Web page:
Physically the ‘performance’ such as the one described above provides young men involved in TWOC with control over the space they live in and the machine which carries them. It is power in an environment where they are rendered powerless. Indeed, it a stylistic display of dominance by dispossessed young men emasculated by their own powerlessness, as ‘Don’ argued when interviewed by Campbell;:
that was to show that we ain't fucking around, we’re doing what we want (Campbell 1993:255).
This assertion identifies the centrality of power and stylistic rebellion of the disempowered ‘Don’ who had empowered himself through crime, he had asserted his masculine credentials in an oppositional manner, flaunting the authorities in open view of his own community. The young men, such as ‘Don’, who are located in the economic ‘hinterlands of society’ in communities which have been abandoned by the free market of neo-monetarist economic policies (Campbell 1993) and are viewed as ‘idle thieving bastards‘ are still members of society albeit on the edge. Indeed despite being members of the ‘repressed’ (Bauman, 1988) we can see from Campbell’s observations that they still share some of the more masculine ideals held by the advertisers and that they were employing TWOC as a delinquent solution to the frustration and inequalities they face (Moore 1990:8).
TWOC is a crime which is committed on the whole by male working-class adolescents. In order to understand the reasons behind this we must acknowledge the dynamic and complex relationships between class, age and individual constructions of masculinities. By acknowledging that crimes such as TWOC can act as a resource to accomplish masculinity and ‘do gender’ we can begin to understand why TWOCking is such a highly gendered activity, and why it is disproportionably committed by working-class adolescent males. Indeed, it is no coincidence that TWOC involves the car, which is argued by Jenkins to be ‘a symbol of masculinity [which] has taken on a cultural significance out of proportion to the reality‘ (Jenkins 1994:21) an observation which is borne out by Campbell’s assertion that ‘joy riders are nothing if not creatures of car culture‘ (Campbell 1993:263).
Critical theories of masculinities provide us with useful analytical tools which, when sensitive to structural issues, can help us understand how individual young men construct masculinity in a way which employs specific delinquent solutions to ‘protest’ (Connell 1987) and ‘oppose’ (Messerschmidt 1994) their subordination. TWOC, along with other forms of delinquency, acts as a resource for these disenfranchised, disempowered, economically surplus, and socially excluded male youths, to defy the emasculating powerlessness of their position in society. Indeed, it could be argued that this is not surprising considering the portrayal of machismo in the media, which celebrates macho, ‘brutal’ and ‘butch’ solutions to life’s problems (Campbell, 1993).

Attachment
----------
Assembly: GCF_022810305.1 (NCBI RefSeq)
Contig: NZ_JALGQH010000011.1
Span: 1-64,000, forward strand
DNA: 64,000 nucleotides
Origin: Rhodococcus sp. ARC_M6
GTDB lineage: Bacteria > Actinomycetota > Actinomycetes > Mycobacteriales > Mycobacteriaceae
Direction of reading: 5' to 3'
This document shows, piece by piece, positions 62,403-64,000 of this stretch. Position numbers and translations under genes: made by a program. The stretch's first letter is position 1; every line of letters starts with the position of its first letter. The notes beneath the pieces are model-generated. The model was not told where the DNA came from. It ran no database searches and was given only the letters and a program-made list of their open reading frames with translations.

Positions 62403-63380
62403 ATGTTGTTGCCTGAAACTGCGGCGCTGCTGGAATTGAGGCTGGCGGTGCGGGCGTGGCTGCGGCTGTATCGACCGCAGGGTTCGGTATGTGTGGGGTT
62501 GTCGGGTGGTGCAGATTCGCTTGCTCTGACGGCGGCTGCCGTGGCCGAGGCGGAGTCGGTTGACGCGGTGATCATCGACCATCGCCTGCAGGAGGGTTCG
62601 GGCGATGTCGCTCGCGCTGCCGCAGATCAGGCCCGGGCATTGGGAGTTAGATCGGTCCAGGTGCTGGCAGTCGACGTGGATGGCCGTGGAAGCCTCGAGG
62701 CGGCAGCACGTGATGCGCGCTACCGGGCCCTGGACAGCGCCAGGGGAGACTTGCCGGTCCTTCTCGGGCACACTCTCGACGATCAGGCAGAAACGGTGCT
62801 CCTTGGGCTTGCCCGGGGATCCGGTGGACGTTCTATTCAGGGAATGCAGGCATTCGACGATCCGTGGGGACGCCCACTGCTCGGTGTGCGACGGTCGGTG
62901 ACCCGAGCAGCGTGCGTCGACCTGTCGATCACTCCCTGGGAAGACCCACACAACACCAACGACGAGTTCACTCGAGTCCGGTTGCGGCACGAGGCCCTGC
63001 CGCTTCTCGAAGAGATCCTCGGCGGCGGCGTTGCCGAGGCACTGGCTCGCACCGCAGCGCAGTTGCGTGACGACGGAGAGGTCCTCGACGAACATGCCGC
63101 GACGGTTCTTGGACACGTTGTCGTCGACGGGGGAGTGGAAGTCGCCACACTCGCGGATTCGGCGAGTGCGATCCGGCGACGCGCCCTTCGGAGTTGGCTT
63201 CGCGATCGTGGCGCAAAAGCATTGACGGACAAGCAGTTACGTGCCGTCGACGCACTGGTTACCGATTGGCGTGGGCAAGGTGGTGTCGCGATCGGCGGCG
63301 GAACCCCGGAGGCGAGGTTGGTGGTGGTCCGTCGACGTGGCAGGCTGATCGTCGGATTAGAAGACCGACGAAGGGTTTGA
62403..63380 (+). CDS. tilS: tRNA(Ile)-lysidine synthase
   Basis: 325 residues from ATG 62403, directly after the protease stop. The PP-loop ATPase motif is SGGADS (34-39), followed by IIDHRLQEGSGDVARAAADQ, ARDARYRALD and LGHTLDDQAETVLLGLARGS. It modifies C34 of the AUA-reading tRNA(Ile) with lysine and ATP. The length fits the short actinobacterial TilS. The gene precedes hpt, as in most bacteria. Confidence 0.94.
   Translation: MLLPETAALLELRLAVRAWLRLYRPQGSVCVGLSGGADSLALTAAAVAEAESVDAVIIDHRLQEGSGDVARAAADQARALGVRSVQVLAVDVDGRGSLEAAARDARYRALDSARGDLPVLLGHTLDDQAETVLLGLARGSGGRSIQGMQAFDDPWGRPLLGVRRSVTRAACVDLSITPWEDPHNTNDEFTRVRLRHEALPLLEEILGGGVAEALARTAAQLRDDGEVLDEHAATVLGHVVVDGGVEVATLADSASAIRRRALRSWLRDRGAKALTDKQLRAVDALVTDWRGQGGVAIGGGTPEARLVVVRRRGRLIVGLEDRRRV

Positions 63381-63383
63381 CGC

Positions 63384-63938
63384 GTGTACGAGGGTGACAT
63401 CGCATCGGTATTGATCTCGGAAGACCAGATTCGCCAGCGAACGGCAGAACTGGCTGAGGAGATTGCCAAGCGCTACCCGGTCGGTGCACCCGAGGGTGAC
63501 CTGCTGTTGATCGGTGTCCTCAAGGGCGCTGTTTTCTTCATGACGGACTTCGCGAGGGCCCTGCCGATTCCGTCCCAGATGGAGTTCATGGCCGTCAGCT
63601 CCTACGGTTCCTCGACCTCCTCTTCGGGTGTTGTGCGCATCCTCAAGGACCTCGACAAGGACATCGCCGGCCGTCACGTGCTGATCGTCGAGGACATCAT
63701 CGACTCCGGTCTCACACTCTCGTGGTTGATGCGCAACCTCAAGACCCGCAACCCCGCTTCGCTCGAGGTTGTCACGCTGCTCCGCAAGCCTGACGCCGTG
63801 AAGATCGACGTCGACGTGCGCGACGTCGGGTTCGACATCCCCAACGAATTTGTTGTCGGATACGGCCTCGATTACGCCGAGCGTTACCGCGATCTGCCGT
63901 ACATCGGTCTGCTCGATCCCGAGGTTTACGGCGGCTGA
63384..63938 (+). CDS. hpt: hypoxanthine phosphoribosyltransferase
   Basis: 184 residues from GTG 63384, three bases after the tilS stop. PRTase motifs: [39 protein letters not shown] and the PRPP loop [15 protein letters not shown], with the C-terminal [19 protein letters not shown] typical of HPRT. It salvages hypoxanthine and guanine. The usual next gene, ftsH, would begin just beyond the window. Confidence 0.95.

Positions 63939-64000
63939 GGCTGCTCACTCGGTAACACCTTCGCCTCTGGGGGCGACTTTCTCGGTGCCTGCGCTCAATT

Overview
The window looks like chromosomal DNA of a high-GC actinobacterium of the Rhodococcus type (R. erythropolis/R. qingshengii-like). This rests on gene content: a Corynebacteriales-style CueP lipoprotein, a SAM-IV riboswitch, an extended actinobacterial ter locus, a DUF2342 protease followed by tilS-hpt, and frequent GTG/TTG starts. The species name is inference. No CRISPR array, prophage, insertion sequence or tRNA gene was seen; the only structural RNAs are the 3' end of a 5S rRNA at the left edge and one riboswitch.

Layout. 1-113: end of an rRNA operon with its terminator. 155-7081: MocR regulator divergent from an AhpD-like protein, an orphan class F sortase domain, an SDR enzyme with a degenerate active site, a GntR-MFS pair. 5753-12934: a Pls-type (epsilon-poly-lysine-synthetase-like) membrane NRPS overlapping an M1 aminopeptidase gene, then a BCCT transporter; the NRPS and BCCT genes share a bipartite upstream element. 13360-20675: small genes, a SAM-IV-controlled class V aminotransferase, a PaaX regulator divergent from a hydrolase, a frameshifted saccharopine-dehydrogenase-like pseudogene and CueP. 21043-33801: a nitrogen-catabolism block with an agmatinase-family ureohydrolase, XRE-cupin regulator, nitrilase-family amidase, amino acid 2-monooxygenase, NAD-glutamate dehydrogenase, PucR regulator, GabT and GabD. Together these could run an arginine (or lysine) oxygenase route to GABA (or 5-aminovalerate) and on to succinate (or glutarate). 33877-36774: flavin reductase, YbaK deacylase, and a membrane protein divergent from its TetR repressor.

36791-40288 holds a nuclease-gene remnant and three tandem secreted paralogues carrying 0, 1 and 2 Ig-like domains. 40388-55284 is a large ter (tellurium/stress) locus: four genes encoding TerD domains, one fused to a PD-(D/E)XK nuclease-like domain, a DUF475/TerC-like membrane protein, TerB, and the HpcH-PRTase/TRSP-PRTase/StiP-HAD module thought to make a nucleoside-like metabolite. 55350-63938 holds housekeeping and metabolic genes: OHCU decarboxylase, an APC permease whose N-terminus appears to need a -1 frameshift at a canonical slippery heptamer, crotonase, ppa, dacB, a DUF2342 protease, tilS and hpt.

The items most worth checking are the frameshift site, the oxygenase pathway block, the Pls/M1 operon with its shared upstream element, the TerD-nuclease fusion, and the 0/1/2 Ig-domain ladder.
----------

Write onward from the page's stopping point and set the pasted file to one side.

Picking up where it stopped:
1 TWOC refers to taking a motor vehicle without the owner’s consent and contravenes the Theft Act 1968 (Section 12) (Home Office, 1968). There is an important distinction between TWOC and Theft, TWOC is not Theft as there is no intention to permanently deprive the owner of the motor vehicle. Despite continued government attempts to censure the term (stating there is no joy in Joyriding) TWOCking is still often referred to as Joyriding.
2 In England and Wales in 2002/03 there were 15,189 recorded incidents of vehicle theft (which incorporates TWOC) committed by 10-17 year olds. Of these, 14,115 were committed by males and 1 074 committed by females (Youth Justice Board, 2003).
3Which has arguably limited the efficacy of criminology as a discipline (Heidensohn 1997).
4A similar but more recent example can be seen in Glueck and Glueck’s study (1950), which whilst employing a socio-genic analysis of juvenile delinquency, that considered the importance of social factors, resorted to an operationalisation of ‘masculine’ in relation to biological attributes rather than in relation to socially constructed gendered meanings.
5MacInnes (1998) argues hegemonic masculinity is best viewed as a social ideology rather than existing as the property of a person.
6Cornwall and Lindesfarne (1994) refer to these as subordinate variants.
7 It could also be argued that their respective delinquency is also viewed very differently by the Criminal Justice System and society as a whole, with the label of deviant being more successfully applied to working-class young men than to their middle-class counterparts.
Allen, J. (1989)